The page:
10 Feb 2020
Implant removal – who, what, when, where, why?
Implant removal is a great option for many patients and is one of our favorite procedures. Recently, we have been contacted about concerns in the media regarding breast implant safety, recalls, breast implant illness, and possible related cancers. I’d like to break down these topics for patients who are questioning removal of their current breast implants.
WHO should remove their implants?
Most patients who choose breast implant removal simply feel too big or may dislike their implants for other reasons. I cannot stress enough how straight forward and satisfying it is to remove implants that are either uncomfortable or do not feel flattering in the way that was originally intended. Fears that the breast tissue will be unsightly after removal is simply not true. Removal of implants is a very good way to touch base with your current breast shape and size, and simply to see how you feel without them. Removing breast implants will help you determine whether new implants or additional breast surgery is something you would like to consider in the future. If you have heard about women who say their implants made them feel sick and you question whether this may be the case for you, removal is a straight forward way to find out. Because none of the current scientific research has found a link between illness and breast implants, I, unfortunately, can’t help patients answer this question. I can only offer safe removal if this is what they choose. If you have a textured implant you do not necessarily need removal, just more information on how to monitor your implant safety.
WHAT is implant removal?
Implant removal can be done in many different ways. En bloc removal is a cancer operation and is indicated for the very rare diagnosed cases of BIA-ALCL. Capsulectomy is a procedure where the entire capsule is removed and is for patients with thick hard scar tissue and for ruptured silicone implants. In office implant removal is for patients who simply do not like their implants and want to let their tissues heal before considering further surgery, such as a lift or exchange of implants. This represents the vast majority of patients who contact our office.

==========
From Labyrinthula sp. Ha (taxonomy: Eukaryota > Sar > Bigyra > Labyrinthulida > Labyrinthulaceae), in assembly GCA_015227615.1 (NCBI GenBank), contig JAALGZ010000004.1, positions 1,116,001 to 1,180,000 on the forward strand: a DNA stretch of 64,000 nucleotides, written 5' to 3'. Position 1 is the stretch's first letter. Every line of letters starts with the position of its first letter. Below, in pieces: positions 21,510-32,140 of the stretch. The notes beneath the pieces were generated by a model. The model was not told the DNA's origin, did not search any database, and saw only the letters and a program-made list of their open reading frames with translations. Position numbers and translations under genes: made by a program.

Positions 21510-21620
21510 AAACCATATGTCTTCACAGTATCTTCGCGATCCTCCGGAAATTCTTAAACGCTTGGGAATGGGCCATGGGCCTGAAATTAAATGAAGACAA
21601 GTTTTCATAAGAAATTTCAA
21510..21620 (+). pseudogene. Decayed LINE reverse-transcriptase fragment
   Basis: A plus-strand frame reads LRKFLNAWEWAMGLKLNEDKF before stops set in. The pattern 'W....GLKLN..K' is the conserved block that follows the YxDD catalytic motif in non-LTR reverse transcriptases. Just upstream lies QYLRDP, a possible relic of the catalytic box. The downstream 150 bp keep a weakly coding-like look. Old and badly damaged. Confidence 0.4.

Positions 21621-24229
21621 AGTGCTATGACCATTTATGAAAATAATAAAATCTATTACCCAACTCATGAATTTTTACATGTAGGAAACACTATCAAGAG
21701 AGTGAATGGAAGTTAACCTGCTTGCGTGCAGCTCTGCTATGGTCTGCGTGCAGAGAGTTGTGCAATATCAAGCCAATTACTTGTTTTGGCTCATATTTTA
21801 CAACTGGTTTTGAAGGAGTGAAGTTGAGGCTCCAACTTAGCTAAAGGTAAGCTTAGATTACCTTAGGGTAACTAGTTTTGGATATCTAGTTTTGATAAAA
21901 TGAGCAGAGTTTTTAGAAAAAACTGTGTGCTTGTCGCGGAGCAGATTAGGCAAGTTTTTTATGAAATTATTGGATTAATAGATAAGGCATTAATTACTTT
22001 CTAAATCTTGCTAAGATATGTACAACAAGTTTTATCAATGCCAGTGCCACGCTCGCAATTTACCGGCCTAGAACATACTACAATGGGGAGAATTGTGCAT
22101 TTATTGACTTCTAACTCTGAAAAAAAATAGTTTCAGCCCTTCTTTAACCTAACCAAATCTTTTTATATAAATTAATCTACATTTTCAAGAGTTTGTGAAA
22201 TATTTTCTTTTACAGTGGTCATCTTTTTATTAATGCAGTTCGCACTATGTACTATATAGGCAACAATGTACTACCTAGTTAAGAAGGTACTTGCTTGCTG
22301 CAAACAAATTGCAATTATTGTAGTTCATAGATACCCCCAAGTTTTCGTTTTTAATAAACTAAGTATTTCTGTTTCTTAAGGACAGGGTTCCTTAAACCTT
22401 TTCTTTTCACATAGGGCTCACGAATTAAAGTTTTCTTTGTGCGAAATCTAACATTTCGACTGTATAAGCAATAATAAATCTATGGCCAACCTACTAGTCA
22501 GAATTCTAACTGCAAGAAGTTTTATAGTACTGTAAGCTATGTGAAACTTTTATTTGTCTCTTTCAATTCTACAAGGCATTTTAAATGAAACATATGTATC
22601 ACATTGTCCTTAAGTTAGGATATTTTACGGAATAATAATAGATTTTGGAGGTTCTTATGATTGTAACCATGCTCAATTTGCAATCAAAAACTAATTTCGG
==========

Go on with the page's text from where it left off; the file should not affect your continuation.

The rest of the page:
WHEN should I remove my implants?
I do not agree that implants should be routinely removed. We know that the chances of rupture increase dramatically after 10 years, so if you haven’t been checked, make an appointment with your surgeon. If you have a known ruptured implant, or a textured implant with a new swelling, you should not delay being seen. If you don’t like your breast size and shape or if you don’t like the way your implants feel, you may want to consider removal before you make any further decisions.
WHERE should I have my implants removed?
If you do not have the rare BIA-ALCL fluid collection, a rupture, or thickened hard scar tissue, having your implants removed as an office procedure is an option. This means you will be awake and will not undergo general anesthesia. For many patients, this is a more comfortable and cost-saving option.
WHY were some breast implants recalled?
Allergan textured implants were recalled due to a rare association with a type of cancer cell. If you have a textured implant, you have a very small chance of developing a fluid collection. 90% of these late fluid collections are normal, but 10% might have the beginnings of a type of tumor cell growing in the scar around the implant, called BIA-ALCL. The good news is that this can be tested first, then treated simply by en bloc removal of the scar tissue. Over 99% of my existing patients have smooth implants and the few with textured have been contacted by my office.
If you have any questions, please email us or call 801.278.9062!